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Eurozone growing ever more fragile

THE EU united last night in its denials of reports that Greece was preparing to leave the eurozone. These ranged from the EU Commission to the German government to the Greek finance ministry itself. Other governments across the 17-member currency union were also prepared to dismiss the report.

Yet the mere hint of such a move was enough to push the single currency down almost 1.5pc -- its biggest drop against the dollar in a year. The report, carried in the German magazine 'Der Spiegel', suggested the Greeks were looking to leave the euro because their debts had become unsustainable.

The fact that a leading and reputable German news magazine could suggest such an eventuality simply highlights just how fragile the eurozone has become. It also highlights just how inadequate the European response has been to this economic crisis which began in January 2010. The European approach has been to place a sticking plaster over the problem -- and heavily indebted countries have simply been asked to pile up even more debt.

While Angela Merkel and Nicolas Sarkozy have ruled out -- at least for now -- allowing countries to default on their debts, the markets have refused to stop talking about it, and many observers believe this is where Greece is heading.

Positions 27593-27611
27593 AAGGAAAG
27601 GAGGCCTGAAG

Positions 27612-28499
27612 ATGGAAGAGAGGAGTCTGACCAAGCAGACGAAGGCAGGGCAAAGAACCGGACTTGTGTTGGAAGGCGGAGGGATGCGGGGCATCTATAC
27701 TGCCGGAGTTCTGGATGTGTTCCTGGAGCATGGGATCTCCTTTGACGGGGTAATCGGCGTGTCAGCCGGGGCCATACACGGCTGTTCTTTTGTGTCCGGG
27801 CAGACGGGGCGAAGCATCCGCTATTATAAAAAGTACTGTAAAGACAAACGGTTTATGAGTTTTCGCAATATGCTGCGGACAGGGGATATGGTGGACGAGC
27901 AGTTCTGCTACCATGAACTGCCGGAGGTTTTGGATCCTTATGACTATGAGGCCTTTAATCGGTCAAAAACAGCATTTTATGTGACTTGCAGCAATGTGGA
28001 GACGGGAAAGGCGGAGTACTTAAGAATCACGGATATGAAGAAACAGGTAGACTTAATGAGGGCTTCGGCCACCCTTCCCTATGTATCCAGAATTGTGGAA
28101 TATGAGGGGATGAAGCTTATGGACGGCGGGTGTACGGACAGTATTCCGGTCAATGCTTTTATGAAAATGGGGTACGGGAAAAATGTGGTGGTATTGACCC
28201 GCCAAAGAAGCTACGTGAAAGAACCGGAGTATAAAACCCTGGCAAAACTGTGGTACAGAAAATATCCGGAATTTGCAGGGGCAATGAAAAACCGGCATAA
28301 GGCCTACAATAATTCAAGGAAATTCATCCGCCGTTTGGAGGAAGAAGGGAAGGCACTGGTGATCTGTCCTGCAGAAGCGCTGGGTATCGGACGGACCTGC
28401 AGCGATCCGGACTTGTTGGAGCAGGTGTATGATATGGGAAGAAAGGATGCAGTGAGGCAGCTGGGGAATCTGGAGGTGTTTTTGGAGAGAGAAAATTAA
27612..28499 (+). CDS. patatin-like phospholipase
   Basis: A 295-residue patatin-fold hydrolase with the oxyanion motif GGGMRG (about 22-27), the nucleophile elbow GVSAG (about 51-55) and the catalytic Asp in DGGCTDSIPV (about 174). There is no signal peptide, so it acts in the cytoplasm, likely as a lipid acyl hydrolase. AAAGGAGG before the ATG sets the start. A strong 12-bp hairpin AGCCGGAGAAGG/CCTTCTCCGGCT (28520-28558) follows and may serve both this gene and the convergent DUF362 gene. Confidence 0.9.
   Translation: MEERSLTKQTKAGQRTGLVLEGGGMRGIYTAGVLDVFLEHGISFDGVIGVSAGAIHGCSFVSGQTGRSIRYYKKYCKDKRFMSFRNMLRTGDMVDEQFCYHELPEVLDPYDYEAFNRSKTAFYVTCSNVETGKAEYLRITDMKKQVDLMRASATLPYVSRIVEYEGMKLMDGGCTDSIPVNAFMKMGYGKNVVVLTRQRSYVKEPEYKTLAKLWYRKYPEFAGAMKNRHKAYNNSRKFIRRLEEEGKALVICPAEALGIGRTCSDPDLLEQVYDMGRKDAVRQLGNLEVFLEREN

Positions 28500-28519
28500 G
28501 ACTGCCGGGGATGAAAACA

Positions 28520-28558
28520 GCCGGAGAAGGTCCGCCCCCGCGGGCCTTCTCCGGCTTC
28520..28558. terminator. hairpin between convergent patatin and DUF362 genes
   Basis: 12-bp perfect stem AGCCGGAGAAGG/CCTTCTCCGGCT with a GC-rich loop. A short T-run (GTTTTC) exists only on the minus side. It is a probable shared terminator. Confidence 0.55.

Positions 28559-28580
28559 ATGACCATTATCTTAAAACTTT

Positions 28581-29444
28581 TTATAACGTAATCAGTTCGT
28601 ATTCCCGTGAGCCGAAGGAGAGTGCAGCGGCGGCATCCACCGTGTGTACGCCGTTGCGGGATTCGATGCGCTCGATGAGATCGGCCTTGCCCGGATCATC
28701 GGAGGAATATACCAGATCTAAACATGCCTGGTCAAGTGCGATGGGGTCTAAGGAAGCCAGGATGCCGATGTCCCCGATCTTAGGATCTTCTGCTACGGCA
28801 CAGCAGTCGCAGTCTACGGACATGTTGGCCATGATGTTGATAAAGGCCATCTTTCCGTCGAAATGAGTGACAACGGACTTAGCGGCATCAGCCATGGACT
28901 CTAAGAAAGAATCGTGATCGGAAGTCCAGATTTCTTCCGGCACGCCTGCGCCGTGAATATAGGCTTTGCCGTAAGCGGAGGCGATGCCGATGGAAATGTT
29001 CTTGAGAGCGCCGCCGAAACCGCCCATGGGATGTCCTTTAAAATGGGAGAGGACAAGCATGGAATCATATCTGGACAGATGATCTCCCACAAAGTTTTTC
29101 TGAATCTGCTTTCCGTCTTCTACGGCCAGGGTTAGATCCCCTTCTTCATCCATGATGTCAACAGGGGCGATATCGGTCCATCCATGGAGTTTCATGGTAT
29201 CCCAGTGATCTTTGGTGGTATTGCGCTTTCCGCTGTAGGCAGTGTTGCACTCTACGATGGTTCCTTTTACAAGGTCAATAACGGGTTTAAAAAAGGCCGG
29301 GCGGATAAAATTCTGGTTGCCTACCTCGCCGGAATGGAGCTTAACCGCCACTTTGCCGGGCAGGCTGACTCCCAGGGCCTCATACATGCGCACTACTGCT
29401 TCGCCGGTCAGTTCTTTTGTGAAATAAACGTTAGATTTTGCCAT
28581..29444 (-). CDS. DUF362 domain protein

Technically a default can be carried out in the eurozone or outside it. Either way the departure of a single country from the eurozone would be likely to cause serious economic disruption across the continent, including here. On the plus side, it would allow Ireland to make itself more competitive by the country going back to the old Irish punt, which would be far less valuable than other European currencies and that would boost our exports.

But this apparent positive is hugely outweighed by a range of negatives. These include what would happen to all the debts Ireland's banks owe other lending institutions and the ECB. They are priced in euros and if Ireland reverted to the Irish punt, paying off this debt would be even harder than before. There is the long-term question of how would Ireland access the European market if is was no longer part of the bigger club, particularly if that club included giant economies such as German and France.

How this latest twist in a crisis is handled will be crucial to avoid a potential feeding frenzy on the markets and to show the stewardship Europe needs to secure its future.

Irish Independent